Coate4-circleThis is a guest post by Andrew J. Coate, the Community & Content Manager for Kapost. He is responsible for “Being awesome. Like, online and stuff.” He’s in Boulder, CO. Say hi @andrewjcoate.

I’m a Community & Content Manager for a content marketing software company. As you might imagine, I spend a lot of my time thinking about communities and well, content.

Well, and a lot of time thinking about finding awesome GIFs. Good job, internet.
Well, and a lot of time thinking about finding awesome GIFs. Good job, internet.

Content and community management are intrinsically related, and not just because there’s an ampersand between them in my title. In order for content to be truly effective at driving business, it must connect with and serve the community that consumes it.

Unfortunately, many marketers think “serving” the community is like David Byrne serving all these tacos:

Again, good job internet.
Again, good job internet.

As mesmerizing as that image is, we should desire our community’s relationship with our content to be more like David Byrne and this lamp:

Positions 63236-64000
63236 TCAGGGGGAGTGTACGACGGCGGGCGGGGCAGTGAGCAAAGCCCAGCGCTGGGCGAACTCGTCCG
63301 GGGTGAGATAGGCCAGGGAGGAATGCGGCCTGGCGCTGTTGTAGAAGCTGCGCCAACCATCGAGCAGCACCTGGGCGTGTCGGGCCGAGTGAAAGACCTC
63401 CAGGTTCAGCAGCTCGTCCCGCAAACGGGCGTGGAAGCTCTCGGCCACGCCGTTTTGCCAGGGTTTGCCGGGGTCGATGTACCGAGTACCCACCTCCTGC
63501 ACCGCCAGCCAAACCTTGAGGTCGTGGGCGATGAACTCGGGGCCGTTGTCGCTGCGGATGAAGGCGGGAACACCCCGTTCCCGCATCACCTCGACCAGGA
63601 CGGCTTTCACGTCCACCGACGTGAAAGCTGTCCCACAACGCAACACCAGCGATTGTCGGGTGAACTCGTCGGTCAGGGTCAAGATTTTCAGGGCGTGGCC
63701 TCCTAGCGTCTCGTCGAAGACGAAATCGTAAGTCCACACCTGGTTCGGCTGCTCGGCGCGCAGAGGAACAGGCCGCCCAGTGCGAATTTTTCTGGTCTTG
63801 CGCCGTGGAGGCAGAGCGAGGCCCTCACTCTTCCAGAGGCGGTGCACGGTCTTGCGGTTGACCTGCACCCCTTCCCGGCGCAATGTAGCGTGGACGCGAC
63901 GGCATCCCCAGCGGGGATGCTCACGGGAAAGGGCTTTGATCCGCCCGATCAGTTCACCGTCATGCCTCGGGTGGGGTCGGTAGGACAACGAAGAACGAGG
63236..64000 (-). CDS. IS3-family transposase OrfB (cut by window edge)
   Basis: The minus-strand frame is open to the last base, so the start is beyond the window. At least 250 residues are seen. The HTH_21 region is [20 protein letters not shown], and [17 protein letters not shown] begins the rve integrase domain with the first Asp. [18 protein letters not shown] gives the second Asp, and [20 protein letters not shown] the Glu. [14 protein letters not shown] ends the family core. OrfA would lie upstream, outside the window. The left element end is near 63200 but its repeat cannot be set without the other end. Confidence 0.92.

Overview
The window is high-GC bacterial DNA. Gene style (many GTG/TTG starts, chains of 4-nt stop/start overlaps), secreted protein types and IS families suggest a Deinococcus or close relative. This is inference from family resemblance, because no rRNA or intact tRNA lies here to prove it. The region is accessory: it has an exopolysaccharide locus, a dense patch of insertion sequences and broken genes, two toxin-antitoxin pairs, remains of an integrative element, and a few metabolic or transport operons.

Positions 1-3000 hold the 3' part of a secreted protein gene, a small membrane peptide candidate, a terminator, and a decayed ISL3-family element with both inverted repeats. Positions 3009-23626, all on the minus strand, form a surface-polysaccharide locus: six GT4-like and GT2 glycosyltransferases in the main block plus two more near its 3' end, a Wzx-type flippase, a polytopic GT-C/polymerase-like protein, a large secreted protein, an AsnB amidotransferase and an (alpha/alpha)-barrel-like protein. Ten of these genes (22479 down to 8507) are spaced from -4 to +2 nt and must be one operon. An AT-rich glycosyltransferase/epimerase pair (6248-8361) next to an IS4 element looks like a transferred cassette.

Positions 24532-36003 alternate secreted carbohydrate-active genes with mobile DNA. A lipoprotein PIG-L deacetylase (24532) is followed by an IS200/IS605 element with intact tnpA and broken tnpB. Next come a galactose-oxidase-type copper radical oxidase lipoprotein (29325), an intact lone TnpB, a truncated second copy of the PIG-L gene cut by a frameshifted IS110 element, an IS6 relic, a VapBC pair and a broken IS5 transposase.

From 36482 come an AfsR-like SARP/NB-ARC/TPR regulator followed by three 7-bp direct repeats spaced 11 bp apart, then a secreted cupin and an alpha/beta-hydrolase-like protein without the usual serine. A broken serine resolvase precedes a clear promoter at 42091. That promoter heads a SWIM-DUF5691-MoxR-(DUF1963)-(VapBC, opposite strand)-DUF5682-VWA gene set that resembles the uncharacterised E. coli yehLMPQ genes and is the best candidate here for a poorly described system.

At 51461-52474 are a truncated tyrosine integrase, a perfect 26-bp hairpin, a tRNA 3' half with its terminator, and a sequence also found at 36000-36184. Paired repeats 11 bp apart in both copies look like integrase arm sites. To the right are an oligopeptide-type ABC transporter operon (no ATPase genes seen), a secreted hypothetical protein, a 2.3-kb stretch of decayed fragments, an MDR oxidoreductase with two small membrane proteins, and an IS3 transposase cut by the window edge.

David Byrne Lamp
He loves lamp.

The more content reflects or speaks to the needs and concerns of a community, the stronger both become. That’s easy enough to say, but what does it look like in practice? One idea is to actually include your community in your content. 

Below I’ll outline a few examples of how to get your community and content in sync.

This is starting to become too easy.
This is starting to become too easy.

Original Research

Members of a dedicated community can help solve some of the most pressing content research challenges organizations face. Ask smart, pointed questions of community members about a topic and use the answers to help guide content themes.

We did this recently at Kapost. Our management team had been fielding questions for a long time about how to hire quality content marketers. We decided to pair our own thoughts on the topic with original research. We emailed a survey to our database, asked questions of our LinkedIn group, and posted questions on social. The resulting answers, combined with interviews of industry experts became The Content Marketing Hiring Handbook.